And here we are. I cook most days of the week. I've ebbed and flowed between complicated, quick, labor intensive, simple, and time consuming foods. I stopped baking for a while because I no longer had time to do so while still making dinner. But we've found a balance once again. I bake again, but only if I can find a way to distribute the goods (e.g., friends, kid's friends). Dinners during the week aren't complicated, but everyone is happy enough eating it (e.g., leftover chicken with pasta and sauteed veg, or smoked salmon sandwiches). I save more complicated or time consuming endeavors for the weekend (e.g., berry tiramisu, roasted chicken).
In sum, here's why I cook:
- Cooking makes me a more well-rounded person.
- Seeing me cook in the kitchen has taught MetaBoy about food, cooking, and eating. He loves getting in there and "helping." It teaches him how food is cooked into the food we eat. It teaches him about processes, patience, responsibility, and how to be careful with things he doesn't understand. He learns every time he joins me.
- When I cook, the kids inevitably join me in the kitchen. MetaGirl rummages through drawers and MetaBoy grabs his apron to help. We spend time together and have some fun learning about food. The other day, they each insisted on munching on a bulb of fennel. Who am I to argue with a request like that?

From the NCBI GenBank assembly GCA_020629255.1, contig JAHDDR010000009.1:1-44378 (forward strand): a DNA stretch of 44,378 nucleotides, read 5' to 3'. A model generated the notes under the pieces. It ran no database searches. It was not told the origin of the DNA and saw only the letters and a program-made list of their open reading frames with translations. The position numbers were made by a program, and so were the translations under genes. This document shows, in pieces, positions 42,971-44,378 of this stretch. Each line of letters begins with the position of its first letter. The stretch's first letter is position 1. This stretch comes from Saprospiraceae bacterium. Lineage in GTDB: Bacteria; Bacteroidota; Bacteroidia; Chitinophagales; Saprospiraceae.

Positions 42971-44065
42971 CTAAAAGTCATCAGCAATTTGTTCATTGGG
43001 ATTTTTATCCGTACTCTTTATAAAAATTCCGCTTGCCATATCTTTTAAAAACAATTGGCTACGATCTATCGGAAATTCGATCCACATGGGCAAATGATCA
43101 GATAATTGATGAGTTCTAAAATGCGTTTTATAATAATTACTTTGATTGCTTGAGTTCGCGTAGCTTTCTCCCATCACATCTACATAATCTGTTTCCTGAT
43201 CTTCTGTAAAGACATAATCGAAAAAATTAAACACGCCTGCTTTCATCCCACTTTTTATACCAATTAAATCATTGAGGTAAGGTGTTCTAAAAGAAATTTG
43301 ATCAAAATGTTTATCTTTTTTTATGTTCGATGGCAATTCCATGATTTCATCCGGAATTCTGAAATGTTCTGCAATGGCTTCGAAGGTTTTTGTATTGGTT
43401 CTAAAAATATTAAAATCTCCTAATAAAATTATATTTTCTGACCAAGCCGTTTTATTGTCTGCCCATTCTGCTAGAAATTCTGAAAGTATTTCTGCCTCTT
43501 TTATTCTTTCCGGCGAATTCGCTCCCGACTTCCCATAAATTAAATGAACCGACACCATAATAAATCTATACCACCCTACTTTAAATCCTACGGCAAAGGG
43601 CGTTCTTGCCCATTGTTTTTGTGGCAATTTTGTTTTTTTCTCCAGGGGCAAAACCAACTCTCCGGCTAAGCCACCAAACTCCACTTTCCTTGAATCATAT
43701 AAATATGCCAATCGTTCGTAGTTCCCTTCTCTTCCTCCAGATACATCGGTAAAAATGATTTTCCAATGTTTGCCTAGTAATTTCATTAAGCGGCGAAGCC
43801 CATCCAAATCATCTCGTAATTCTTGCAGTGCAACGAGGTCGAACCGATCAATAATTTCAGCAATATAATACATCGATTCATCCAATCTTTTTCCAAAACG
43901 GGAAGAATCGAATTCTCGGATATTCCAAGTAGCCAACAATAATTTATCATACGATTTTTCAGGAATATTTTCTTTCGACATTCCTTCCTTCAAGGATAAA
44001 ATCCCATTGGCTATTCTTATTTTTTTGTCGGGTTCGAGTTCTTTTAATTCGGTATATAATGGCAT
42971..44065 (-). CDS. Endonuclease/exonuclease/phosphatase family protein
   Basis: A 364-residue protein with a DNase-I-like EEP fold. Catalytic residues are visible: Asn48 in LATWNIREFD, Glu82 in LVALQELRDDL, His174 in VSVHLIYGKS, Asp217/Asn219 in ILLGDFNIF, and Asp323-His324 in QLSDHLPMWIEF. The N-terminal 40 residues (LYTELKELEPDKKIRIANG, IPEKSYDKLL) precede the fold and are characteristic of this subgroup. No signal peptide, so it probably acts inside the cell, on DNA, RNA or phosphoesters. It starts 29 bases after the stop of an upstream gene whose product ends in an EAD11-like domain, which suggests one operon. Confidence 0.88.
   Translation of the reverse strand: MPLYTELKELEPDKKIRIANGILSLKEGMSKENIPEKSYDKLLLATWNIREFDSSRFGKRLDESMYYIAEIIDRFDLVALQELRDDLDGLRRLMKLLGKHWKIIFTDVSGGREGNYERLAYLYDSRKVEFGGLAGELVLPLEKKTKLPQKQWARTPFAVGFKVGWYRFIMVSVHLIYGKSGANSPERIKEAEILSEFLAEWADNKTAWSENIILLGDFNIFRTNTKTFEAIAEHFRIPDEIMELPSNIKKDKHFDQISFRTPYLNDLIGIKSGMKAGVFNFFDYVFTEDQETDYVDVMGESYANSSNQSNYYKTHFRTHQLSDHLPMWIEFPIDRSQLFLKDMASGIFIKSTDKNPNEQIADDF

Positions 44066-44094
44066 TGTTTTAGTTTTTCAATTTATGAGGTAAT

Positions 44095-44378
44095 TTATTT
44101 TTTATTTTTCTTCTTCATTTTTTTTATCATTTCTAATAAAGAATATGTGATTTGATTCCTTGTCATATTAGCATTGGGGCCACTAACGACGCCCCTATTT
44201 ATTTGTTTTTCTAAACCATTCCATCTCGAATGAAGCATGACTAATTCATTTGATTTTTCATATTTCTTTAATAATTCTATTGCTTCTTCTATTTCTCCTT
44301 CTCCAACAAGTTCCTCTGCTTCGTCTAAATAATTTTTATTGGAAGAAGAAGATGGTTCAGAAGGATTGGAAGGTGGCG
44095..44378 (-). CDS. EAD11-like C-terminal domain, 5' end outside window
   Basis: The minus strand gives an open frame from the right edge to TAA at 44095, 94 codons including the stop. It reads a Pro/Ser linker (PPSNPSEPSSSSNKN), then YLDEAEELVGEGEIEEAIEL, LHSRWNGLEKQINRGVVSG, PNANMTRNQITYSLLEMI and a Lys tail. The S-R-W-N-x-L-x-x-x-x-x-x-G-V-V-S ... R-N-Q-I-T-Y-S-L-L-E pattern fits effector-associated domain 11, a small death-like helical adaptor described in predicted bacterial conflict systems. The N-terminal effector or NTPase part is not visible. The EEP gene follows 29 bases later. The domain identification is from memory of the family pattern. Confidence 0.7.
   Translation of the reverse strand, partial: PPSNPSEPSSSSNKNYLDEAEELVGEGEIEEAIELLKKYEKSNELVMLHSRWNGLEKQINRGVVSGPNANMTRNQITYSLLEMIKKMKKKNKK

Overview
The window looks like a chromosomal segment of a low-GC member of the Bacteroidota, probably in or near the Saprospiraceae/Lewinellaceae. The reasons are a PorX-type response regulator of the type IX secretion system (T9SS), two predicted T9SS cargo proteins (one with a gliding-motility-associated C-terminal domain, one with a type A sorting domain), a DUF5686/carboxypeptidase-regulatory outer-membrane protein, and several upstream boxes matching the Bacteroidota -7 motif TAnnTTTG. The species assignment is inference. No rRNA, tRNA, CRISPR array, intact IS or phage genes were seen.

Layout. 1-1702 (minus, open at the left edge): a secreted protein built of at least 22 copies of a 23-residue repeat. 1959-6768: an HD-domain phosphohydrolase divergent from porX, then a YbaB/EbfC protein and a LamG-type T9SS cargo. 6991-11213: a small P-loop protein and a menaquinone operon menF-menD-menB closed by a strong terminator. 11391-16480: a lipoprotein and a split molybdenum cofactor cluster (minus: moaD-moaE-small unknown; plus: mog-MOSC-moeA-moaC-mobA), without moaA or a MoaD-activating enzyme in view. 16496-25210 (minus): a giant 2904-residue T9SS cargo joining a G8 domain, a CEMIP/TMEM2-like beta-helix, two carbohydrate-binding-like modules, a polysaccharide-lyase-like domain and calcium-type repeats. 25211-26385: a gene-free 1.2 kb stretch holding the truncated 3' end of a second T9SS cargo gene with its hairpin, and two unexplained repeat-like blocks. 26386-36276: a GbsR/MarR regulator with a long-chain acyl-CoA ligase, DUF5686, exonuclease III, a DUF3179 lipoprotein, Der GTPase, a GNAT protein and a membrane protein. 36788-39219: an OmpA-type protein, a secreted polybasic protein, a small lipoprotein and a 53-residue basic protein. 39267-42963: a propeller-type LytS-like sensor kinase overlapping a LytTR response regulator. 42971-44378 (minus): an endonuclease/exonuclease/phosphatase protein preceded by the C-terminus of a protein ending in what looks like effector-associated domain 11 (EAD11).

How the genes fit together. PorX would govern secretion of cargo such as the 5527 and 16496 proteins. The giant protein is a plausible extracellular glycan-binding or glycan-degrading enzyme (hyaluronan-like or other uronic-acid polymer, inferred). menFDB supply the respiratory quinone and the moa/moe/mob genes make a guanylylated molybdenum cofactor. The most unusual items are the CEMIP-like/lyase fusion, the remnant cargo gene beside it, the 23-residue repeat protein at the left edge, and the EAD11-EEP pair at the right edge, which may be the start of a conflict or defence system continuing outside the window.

- Eating home made food at the dinner table leads to good habits. We all sit together and enjoy talking and recounting our days. We all eat the same food, and MetaGirl is constantly trying to eat things that I'm not ready to let her try. I usually give in. She's convinced me to let her try carrots, apples, and broccoli. I didn't think she was ready, but she showed me. You learn things about each other when you sit together and share.
- Having kids and cooking for them has taught me how to find balance. Sometimes, it's not worth stressing them out by spending an hour in the kitchen. Just assemble something they'd like in 15 or 20 minutes (an episode of something on TV) which keeps their tummies full and everyone happy (them, me, the neighbors).
- They're growing so fast. They need food and energy to grow, and I feel a lot better cooking for them because I know that they're not being loaded with sugar, empty calories, and pesticides. The less processed foods, the better. Though I'm not a monster...they get a few treats every now and then ;-)
- Cost is a relative thing. I buy a lot of organic, hormone/antibiotic free foods, which isn't cheap. We would probably spend less eating from the drive thru every day, but our long term health would suffer, and isn't there a dollar cost associated with that?
- Speaking of health, cooking at home has improved my diet and that of my husband. We eat less junk because there's always something healthy around to choose from. Sure, we still have some "treats," but nothing's bad in moderation. Personally, in making sure that the kids like water, I've taken to drinking water at most meals. And I never would have thought it had such a big impact, but dropping soda and juices and doing nothing else to speak of aided in an unintentional loss of about 5 pounds. Something to think about, huh?